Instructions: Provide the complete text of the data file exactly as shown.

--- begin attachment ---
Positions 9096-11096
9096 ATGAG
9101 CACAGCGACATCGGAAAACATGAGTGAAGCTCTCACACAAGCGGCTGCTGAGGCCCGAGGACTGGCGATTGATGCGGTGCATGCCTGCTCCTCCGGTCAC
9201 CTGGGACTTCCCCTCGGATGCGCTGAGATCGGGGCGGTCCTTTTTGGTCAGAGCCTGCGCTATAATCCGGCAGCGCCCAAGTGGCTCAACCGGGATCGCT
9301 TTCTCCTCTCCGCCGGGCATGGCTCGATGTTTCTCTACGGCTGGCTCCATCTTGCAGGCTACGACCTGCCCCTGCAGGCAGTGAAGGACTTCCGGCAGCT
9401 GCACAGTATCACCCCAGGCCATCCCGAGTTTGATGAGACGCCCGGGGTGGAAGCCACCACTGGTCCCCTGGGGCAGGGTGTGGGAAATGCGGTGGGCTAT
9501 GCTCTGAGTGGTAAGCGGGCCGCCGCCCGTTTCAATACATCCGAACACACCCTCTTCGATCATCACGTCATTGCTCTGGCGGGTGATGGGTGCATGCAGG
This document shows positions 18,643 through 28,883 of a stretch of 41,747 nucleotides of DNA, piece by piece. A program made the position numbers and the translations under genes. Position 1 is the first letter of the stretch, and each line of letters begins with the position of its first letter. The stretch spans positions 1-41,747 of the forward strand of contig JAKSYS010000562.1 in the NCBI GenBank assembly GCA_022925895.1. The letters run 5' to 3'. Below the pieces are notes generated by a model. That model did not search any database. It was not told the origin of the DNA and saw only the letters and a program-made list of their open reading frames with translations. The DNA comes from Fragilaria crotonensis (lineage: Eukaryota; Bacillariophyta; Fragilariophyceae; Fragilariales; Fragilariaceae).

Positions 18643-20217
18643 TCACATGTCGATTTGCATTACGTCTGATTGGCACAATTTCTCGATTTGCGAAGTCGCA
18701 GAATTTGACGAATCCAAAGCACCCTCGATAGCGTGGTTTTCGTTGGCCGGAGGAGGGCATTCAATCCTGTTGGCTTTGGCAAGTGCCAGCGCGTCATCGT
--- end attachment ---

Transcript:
Positions 9096-11096
9096 ATGAG
9101 CACAGCGACATCGGAAAACATGAGTGAAGCTCTCACACAAGCGGCTGCTGAGGCCCGAGGACTGGCGATTGATGCGGTGCATGCCTGCTCCTCCGGTCAC
9201 CTGGGACTTCCCCTCGGATGCGCTGAGATCGGGGCGGTCCTTTTTGGTCAGAGCCTGCGCTATAATCCGGCAGCGCCCAAGTGGCTCAACCGGGATCGCT
9301 TTCTCCTCTCCGCCGGGCATGGCTCGATGTTTCTCTACGGCTGGCTCCATCTTGCAGGCTACGACCTGCCCCTGCAGGCAGTGAAGGACTTCCGGCAGCT
9401 GCACAGTATCACCCCAGGCCATCCCGAGTTTGATGAGACGCCCGGGGTGGAAGCCACCACTGGTCCCCTGGGGCAGGGTGTGGGAAATGCGGTGGGCTAT
9501 GCTCTGAGTGGTAAGCGGGCCGCCGCCCGTTTCAATACATCCGAACACACCCTCTTCGATCATCACGTCATTGCTCTGGCGGGTGATGGGTGCATGCAGG
This document shows positions 18,643 through 28,883 of a stretch of 41,747 nucleotides of DNA, piece by piece. A program made the position numbers and the translations under genes. Position 1 is the first letter of the stretch, and each line of letters begins with the position of its first letter. The stretch spans positions 1-41,747 of the forward strand of contig JAKSYS010000562.1 in the NCBI GenBank assembly GCA_022925895.1. The letters run 5' to 3'. Below the pieces are notes generated by a model. That model did not search any database. It was not told the origin of the DNA and saw only the letters and a program-made list of their open reading frames with translations. The DNA comes from Fragilaria crotonensis (lineage: Eukaryota; Bacillariophyta; Fragilariophyceae; Fragilariales; Fragilariaceae).

Positions 18643-20217
18643 TCACATGTCGATTTGCATTACGTCTGATTGGCACAATTTCTCGATTTGCGAAGTCGCA
18701 GAATTTGACGAATCCAAAGCACCCTCGATAGCGTGGTTTTCGTTGGCCGGAGGAGGGCATTCAATCCTGTTGGCTTTGGCAAGTGCCAGCGCGTCATCGT